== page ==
Two Ocean Institute PhD candidates, Carly Portch and Justin Geldard, have packed their winter woollies and headed to Norway to attend a prestigious oceans conference targetted at young people.
The pair are among only 69 participants from 122 countries across the globe (four from Australia) selected from more than 1,000 applicants to attend the Sustainable Ocean Alliance's fourth 'Our Ocean Youth Leadership Summit' in Oslo.
The two-day event on 23-24 October includes the chance to network with more than 500 policy makers, corporate leaders and heads of international organisations, foundations and NGOs.
Pitched at 'problem-solvers, sustainability champions, students and young professionals under 35-years' who have an interest in sustainability and helping to solve the planet’s many ocean challenges, it aims to provides a platform for learning, sharing and acting so as to empower young leaders to take ocean action.
For Carly, a Canadian-born coastal engineering PhD candidate within UWA's Oceans Graduate School studying physical oceanography and coastal hydrodynamics in Albany, the chance to meet with other young ocean leaders is an opportunity to share ideas around innovative marine science technologies.
"Albany is a regional city looking to implement wave energy, and my research looks specifically at the existing hydrodynamic and morphodynamic processes in the area, to understand how these processes may change if a wave farm is implemented," she says.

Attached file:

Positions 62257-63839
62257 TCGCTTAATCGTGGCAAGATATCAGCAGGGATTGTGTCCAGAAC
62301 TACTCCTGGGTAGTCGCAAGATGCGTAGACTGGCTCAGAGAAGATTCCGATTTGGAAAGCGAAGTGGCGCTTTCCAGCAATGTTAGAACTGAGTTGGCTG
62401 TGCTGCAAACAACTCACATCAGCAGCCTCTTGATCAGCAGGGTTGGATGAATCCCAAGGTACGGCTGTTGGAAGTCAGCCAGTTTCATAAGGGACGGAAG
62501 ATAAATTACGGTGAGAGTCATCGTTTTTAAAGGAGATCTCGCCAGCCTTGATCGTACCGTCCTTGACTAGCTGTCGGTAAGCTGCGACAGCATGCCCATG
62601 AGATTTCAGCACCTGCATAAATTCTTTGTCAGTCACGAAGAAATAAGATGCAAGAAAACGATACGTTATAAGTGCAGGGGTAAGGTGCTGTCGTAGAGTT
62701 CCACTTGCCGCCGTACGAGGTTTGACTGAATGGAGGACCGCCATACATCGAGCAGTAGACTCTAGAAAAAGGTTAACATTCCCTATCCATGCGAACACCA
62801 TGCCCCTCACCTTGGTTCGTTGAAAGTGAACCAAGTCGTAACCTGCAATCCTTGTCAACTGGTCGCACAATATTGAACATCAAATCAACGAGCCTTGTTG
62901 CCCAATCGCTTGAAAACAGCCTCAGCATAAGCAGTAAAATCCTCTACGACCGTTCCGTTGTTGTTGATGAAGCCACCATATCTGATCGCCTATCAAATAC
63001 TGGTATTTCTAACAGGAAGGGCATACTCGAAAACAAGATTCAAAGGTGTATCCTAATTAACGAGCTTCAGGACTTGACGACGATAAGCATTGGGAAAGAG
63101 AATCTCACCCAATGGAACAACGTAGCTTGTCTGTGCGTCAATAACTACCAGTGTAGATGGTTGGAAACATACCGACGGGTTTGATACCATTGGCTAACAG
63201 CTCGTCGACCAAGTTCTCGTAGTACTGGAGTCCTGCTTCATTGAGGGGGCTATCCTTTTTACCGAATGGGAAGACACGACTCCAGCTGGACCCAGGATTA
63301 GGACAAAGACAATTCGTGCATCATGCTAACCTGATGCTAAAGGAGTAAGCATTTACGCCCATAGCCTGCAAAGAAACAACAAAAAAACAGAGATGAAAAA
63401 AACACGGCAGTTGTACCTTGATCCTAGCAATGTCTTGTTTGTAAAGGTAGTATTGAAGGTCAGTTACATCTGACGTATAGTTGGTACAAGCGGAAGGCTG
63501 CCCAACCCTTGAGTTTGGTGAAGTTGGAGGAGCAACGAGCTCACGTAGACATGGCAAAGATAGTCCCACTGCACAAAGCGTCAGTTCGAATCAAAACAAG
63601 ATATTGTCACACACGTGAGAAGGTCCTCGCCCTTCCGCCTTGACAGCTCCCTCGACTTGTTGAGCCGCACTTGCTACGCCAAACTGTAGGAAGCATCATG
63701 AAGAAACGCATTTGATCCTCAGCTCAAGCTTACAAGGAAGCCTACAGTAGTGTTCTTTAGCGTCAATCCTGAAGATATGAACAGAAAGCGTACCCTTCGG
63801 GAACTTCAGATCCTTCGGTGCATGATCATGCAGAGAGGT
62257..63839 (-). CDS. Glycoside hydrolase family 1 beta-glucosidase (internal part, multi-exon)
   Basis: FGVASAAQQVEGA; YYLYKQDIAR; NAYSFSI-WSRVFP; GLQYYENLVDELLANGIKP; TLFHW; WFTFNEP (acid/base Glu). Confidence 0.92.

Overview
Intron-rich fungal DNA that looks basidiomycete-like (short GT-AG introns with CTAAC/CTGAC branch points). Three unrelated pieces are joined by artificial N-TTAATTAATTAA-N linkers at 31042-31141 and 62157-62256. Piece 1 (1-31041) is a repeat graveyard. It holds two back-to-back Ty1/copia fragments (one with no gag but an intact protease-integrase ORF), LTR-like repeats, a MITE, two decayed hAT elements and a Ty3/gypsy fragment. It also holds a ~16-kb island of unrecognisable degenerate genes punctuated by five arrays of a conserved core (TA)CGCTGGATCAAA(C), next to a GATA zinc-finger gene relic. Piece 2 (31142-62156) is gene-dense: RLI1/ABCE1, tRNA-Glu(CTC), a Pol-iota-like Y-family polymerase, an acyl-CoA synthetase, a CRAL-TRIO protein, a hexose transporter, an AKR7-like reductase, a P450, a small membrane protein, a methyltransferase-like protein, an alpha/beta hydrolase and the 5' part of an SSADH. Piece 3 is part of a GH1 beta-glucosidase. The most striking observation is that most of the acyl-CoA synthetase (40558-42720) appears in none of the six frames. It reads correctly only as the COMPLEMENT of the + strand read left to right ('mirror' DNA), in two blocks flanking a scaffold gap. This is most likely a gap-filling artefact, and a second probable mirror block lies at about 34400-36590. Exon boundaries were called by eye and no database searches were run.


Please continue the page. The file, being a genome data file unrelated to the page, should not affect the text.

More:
"I'm hoping that by understanding the coastal impacts of a potential wave energy farm, we can use this knowledge to design future wave energy devices to provide coastal protection against flooding and erosion.
"This will help coastal communities adapt to the irreversible result of climate change. If wave energy can be used as both a renewable resource and coastal protection, it can help us mitigate and adapt to future climate change effects."
"Everyone has a role to play in protecting our oceans." agrees Justin, a coastal engineering PhD candidate within the Oceans Graduate School, whose research is focused on engineering smart artificial corals.
"By promoting this point of view and by sharing ownership of the challenge, I think it's possible to maximise awareness and motivation towards making positive sustainable changes."
Passionate about enjoying what the ocean offers recreationally through his involvement in surf lifesaving, open water swimming and scuba diving, Justin says his project hopes to explore and understand the hydrodynamics within coral reefs, from the individual organisim to reef scale.
"I hope that this understanding will be a key input into restoration programs, ultimately increasing their likelihood for success in conserving and rehabilitating damaged coral reef ecosystems.," he says. "Coral reefs contribute to ocean health in numerous ways and we need to ensure that they are sustainably managed to deal with the changing climate."
Of course there'll also be some downtime in Norway and as well as meeting up with key contacts for the Oceans Institute and Oceans Graduate School, Carly and Justin say they plan on fitting in some hiking and even surfing, weather permitting!
Liz McGrath (UWA Oceans Institute) (+61) 433 795 509